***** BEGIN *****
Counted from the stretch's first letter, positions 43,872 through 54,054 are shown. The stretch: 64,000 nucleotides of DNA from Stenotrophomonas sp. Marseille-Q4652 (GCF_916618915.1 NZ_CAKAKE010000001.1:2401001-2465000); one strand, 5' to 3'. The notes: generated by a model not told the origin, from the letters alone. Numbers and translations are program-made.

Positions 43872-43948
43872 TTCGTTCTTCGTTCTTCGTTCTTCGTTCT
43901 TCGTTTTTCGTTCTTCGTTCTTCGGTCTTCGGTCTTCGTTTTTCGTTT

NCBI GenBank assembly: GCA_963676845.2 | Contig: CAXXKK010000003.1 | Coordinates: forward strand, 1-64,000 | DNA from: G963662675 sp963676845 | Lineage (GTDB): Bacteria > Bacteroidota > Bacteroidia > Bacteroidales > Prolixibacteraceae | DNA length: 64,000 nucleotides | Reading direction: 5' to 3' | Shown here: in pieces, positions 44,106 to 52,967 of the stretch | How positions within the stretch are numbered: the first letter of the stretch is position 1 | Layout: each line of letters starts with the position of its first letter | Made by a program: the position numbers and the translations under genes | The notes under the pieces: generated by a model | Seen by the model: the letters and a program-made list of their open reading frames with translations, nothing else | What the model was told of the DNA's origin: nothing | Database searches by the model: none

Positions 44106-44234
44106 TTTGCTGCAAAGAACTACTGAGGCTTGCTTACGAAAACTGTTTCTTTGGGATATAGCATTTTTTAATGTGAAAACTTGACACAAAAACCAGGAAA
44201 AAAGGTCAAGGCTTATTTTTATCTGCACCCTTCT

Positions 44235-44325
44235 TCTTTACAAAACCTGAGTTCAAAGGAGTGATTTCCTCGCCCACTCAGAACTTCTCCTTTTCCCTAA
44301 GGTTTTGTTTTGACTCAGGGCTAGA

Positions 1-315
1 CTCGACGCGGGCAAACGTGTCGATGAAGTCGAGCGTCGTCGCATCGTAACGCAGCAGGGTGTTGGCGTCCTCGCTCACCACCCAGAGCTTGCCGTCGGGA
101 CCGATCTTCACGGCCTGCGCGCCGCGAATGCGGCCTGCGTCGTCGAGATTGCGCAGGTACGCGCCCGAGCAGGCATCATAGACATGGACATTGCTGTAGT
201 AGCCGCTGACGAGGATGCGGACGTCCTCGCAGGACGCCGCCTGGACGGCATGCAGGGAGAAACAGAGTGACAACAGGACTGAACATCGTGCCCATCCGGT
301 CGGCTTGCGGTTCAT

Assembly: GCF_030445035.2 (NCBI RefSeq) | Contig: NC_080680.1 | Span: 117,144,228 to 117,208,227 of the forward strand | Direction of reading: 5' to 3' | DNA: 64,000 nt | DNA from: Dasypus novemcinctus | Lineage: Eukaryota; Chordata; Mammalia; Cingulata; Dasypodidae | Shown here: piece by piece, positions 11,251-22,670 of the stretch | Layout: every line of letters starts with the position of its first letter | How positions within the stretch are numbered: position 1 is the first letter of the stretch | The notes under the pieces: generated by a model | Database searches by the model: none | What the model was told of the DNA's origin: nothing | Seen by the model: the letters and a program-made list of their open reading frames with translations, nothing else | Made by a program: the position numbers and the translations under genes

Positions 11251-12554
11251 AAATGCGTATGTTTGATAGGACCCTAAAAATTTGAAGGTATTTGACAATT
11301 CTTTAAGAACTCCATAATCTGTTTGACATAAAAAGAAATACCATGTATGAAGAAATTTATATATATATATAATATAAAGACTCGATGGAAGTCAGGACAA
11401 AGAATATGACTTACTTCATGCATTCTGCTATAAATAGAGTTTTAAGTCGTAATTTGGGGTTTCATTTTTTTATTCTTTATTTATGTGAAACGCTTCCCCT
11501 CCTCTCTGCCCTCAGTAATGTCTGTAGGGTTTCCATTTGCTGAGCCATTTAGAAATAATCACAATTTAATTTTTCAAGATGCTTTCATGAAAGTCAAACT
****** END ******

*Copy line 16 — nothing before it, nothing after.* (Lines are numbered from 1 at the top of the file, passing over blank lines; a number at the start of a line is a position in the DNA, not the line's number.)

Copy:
301 CGGCTTGCGGTTCAT